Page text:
Decided: April 9, 1990.
TIMOTHY TRAVER, PLAINTIFF,
PACKAGING INDUSTRIES GROUP, INC., DEFENDANT
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This products liability action arises out of an accident which occurred when a cutting blade descended on plaintiff's hand as he attempted to clear debris from machinery known as a "thermoformer." The blade came down across the middle of plaintiff's upturned palm and nearly amputated the top half of his hand. Plaintiff's hand was reattached by microsurgery.
Plaintiff's attorney, at a de bene esse deposition, indicated his intention to utilize a videotape of the surgical procedure at the
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trial. Defendant's attorney objected to the admissibility of the videotape, contending that the lead surgeon was available to testify and the videotape would add nothing to the jury's understanding of the proofs, while it is extremely unpleasant and inflammatory.
This is a motion in limine made by defendant, pursuant to R. 4:14-9(f), to exclude at the trial the videotape of the surgical procedure under Evid.R. 4.
The court, after viewing the videotape of the surgical procedure, orally denied defendant's motion. This opinion supplements that oral decision.
On February 9, 1985, plaintiff Timothy Traver's dominant hand was almost amputated by a machine manufactured by defendant Packaging Industries Group, Inc. He was taken to Bellevue Hospital where his hand was microsurgically reattached (reconstructed) by a team of surgeons headed by Bradford W. Edgerton. Coincidentally, the Bellevue Hospital microsurgery team was cooperating with a medical publishing company which was preparing a videotape for teaching purposes. A videotape crew was on call with the microsurgery crew and videotaped the surgery.
On February 13, 1990 the de bene esse videotape deposition of Edgerton was taken. Since he presently practices in California, this was the only feasible manner to obtain his testimony for trial purposes. Although the surgery took 11 hours, a 30-minute edited version of the videotape of the surgery was prepared for use at this trial. Through use of an edited version of the complete videotape, he explained the reattachment surgery that he performed. When the surgery videotape appears on the screen, Edgerton explains the surgery through questions and answers. Edgerton testified that use of the videotape in this manner was helpful to him in recalling and explaining precisely what was done during the surgery because the videotape provides a chronological detailed record.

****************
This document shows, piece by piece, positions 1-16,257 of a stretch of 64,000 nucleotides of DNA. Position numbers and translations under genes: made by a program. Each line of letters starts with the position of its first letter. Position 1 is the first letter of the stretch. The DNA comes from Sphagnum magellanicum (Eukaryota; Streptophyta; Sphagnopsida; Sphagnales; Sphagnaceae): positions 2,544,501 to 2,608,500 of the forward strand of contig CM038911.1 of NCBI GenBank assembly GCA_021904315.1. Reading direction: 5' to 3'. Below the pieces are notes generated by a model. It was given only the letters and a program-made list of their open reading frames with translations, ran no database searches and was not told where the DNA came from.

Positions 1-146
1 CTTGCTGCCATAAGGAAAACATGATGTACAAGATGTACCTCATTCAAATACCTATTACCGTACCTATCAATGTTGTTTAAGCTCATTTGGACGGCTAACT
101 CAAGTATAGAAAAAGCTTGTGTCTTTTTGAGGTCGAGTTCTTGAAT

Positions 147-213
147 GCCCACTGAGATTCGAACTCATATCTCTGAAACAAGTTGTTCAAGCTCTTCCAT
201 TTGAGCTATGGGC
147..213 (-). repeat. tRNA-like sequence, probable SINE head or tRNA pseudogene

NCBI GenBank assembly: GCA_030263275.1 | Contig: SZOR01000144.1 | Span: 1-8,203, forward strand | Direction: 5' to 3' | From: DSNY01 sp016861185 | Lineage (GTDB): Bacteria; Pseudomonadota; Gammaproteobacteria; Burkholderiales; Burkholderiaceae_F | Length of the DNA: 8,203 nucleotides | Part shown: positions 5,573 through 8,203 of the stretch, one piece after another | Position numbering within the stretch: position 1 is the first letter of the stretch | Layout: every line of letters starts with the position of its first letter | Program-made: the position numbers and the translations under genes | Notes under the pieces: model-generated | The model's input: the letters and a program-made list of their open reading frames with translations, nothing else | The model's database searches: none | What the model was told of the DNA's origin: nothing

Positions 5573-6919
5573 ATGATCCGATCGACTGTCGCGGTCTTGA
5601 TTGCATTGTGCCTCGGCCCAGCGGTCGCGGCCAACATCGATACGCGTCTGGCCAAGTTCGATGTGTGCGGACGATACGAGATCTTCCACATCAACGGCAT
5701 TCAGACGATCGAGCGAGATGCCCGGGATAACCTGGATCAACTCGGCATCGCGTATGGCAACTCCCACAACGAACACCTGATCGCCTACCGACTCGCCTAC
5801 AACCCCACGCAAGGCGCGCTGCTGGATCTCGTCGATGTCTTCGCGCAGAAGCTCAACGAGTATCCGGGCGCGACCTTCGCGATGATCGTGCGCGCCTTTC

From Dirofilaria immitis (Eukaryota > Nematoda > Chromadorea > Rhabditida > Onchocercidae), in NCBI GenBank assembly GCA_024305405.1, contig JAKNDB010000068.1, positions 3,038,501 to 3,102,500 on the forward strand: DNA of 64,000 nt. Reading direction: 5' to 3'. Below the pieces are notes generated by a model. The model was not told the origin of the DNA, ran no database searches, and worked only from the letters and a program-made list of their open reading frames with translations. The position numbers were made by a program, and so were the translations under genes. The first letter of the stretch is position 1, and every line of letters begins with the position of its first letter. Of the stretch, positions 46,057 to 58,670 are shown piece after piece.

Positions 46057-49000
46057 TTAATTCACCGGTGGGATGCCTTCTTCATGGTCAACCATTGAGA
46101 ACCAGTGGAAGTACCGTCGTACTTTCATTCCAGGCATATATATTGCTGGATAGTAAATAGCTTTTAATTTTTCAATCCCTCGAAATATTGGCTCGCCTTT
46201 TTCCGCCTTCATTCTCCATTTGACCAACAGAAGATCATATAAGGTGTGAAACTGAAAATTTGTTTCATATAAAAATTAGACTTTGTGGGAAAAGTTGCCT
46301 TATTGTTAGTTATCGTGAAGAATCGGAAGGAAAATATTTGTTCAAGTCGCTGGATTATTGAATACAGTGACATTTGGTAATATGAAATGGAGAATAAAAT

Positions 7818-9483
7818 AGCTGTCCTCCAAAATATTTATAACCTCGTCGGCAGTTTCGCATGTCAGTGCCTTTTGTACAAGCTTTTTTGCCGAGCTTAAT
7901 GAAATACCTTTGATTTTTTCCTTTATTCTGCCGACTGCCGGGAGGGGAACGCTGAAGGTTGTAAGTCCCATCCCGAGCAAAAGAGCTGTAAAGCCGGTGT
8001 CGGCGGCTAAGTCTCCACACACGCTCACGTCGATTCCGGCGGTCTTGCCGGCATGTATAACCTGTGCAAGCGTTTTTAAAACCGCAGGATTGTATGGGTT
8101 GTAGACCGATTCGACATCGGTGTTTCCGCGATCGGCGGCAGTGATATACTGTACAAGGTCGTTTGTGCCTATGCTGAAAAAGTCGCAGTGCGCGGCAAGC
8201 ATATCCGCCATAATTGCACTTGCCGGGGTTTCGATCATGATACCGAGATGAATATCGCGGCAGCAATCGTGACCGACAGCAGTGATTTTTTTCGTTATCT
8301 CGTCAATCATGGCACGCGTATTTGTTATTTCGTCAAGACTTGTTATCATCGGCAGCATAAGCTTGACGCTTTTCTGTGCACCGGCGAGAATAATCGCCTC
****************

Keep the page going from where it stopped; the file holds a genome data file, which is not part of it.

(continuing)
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The surgery videotape can be divided into two different phases. Phase I involves the beginning and the end of the videotape. The beginning of the videotape demonstrates the injury sustained by plaintiff. There are a couple of short clips which visualize his hand before any surgery. This is almost the same view that plaintiff had of his hand shortly after he removed it from the machine and held it together against his body. The hand, which was severed across the palm, would have been completely amputated if not held together in a hinge-like fashion by the skin on the back of his hand. Shortly after plaintiff removed his hand from the machine, he looked down at it and recognized that he had a severe, crushing injury. He could see a bloody mass of bones, tendons and other internal anatomical structures. Although he probably had no idea what they were, he obviously could see them. There is no doubt that the videotape is a graphic display in color of a very unpleasant event. The other portion of phase I, at the end of the videotape shows the hand post-surgery. This is precisely what plaintiff observed for many weeks when he looked at his reattached, unbandaged hand.
Phase II of this videotape, the intraoperative section, chronicles the surgery in a step-by-step fashion, examining the repair of bones, tendons and nerves, as well as the removal of a vein in plaintiff's leg for grafting to the main artery in the hand. Edgerton indicated that all the surgery he performed was reflected in the operative record. However, the operative report does not contain a chronological list of the items of surgery, and it does not explain the details of surgery in the manner that the videotape does.
After plaintiff's hand was reattached, he had to undergo two additional surgeries, which involved a tendon transplant and a tendon transfer.
Defendant contends that the surgery videotape should be excluded under Evid.R. 4 because it creates a substantial
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danger of undue prejudice. It also argues that the videotape is cumulative evidence. However, the mere fact that photographs may be cumulative does not render them inadmissible. State v. Myers, 7 N.J. 465, 485-486, 81 A.2d 710 (1951). Relevant videotapes are generally admissible if properly authenticated. Balian v. General Motors, 121 N.J. Super. 118, 125, 296 A.2d 317 (App.Div.1972), certif. den. 62 N.J. 195, 299 A.2d 729 (1973). The issue here is not one of authentication but one of alleged undue prejudice. In order to bar evidence under Evid.R. 4 the judge must find that the "probative value is substantially outweighed by the risk that its admission will . . . create substantial danger of undue prejudice . . . ."